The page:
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Binocular Vision

Sep
13
2004

In a nice bit of companion journalism — they certainly didn’t mean to do it, they’re competitors — The New Yorker and The Atlantic Monthly get at the heart of what’s wrong with the Bush Administration.
In The Atlantic, James Fallows who began his career as a military and defense writer has been consistently good at doing what – before Microsoft, Mort Zuckerman and The Industry Standard – he does best. Explaining strategy, trade-offs and military management in clear tones. Here’s the deal on Iraq and Afghanistan: Two-front wars are almost impossible to manage. It’s not an original insight and Fallows doesn’t belabor the point but the story everyone on the web is reading is, indeed, worth your time. Maybe someone in the John Kerry campaign will wake up, read it and steal a few pointers.


The Kerry folks and their struggle to find ways for the Democratic nominee to go after the President might also want to take a look at Al Gore’s comments to New Yorker editor David Remnick. As a rule, I don’t think editors should write; they’re conflicted. It makes them snooty. But few people these days write with this kind of eye for detail and few editors have the patience, the insight or the space for this sort of nuance in their magazines. Remnick, of course, edits The New Yorker and in this case he gave himself all the time and space he needed. It is, by the way, Gore’s first formal interview since the campaign season began.
Here’s Gore, talking to Remnick about Bush:
“The real distinction of this Presidency is that, at its core, he is a very weak man. He projects himself as incredibly strong, but behind closed doors he is incapable of saying no to his biggest financial supporters and his coalition in the Oval Office. He’s been shockingly malleable to Cheney and Rumsfeld and Wolfowitz and the whole New American Century bunch. He was rolled in the immediate aftermath of 9/11. He was too weak to resist it.
“I’m not of the school that questions his intelligence,” Gore went on. “There are different kinds of intelligence, and it’s arrogant for a person with one kind of intelligence to question someone with another kind. He certainly is a master at some things, and he has a following. He seeks strength in simplicity. But, in today’s world, that’s often a problem. I don’t think that he’s weak intellectually. I think that he is incurious. It’s astonishing to me that he’d spend an hour with his incoming Secretary of the Treasury and not ask him a single question. But I think his weakness is a moral weakness. I think he is a bully, and, like all bullies, he’s a coward when confronted with a force that he’s fearful of. His reaction to the extravagant and unbelievably selfish wish list of the wealthy interest groups that put him in the White House is obsequious. The degree of obsequiousness that is involved in saying ‘yes, yes, yes, yes, yes’ to whatever these people want, no matter the damage and harm done to the nation as a whole—that can come only from genuine moral cowardice. I don’t see any other explanation for it, because it’s not a question of principle. The only common denominator is each of the groups has a lot of money that they’re willing to put in service to his political fortunes and their ferocious and unyielding pursuit of public policies that benefit them at the expense of the nation.”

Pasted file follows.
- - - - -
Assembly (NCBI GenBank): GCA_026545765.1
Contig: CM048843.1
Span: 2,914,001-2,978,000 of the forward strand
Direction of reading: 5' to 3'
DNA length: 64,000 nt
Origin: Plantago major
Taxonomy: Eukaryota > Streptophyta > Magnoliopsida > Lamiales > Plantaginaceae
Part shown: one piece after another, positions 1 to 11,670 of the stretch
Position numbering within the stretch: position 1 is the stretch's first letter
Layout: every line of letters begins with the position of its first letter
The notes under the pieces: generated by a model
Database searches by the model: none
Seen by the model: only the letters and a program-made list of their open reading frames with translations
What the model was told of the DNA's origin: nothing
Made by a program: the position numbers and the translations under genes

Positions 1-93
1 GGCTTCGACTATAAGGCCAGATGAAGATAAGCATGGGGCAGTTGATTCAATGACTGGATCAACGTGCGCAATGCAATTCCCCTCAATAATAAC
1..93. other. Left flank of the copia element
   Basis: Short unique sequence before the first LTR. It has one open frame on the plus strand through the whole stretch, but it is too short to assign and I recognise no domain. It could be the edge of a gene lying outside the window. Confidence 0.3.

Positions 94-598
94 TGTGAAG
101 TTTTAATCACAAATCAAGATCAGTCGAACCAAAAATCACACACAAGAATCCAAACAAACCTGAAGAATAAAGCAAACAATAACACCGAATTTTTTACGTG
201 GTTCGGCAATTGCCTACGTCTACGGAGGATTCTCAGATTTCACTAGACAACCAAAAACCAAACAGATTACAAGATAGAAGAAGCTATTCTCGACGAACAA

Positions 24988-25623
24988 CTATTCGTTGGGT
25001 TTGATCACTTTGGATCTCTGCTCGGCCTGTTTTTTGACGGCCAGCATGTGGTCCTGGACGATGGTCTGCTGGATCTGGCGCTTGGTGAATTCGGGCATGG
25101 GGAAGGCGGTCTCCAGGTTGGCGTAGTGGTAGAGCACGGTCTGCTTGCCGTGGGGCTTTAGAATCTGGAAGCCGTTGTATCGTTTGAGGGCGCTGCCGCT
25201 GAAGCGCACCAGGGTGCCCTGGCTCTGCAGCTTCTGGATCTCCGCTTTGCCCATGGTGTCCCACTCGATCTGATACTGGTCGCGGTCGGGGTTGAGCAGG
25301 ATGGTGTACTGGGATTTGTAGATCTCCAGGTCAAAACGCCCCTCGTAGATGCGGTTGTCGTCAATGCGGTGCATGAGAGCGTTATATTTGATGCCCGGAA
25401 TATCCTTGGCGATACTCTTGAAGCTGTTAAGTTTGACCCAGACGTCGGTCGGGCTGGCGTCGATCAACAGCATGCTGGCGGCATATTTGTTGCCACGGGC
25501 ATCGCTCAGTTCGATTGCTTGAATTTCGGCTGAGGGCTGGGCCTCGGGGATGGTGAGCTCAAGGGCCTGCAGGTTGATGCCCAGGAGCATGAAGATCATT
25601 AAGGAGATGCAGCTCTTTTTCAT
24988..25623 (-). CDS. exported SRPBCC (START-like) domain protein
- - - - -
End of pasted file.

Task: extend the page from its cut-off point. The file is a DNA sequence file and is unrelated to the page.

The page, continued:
Of course, I like this quote because it confirms what I’ve been thinking about the fear that runs, like ice water through sand through this administration’s oh-so-strong men. It’s nice to know I’ve got such high-falutin’ company. But I also think Gore’s insight – which is pretty fair-handed when you think about all that’s gone on between the two men and their campaigns – underscores the thesis that Fallows lays out: By noon on 9/11/01, the Bush Administration had decided to go to war with Iraq. Nothing and no one could have stood in their way. And a weak president faced with a cadre of aggressive and tightly organized war-mongers was in no shape to steer another course.

Share  Posted by Chris Nolan at 1:08 PM | Permalink

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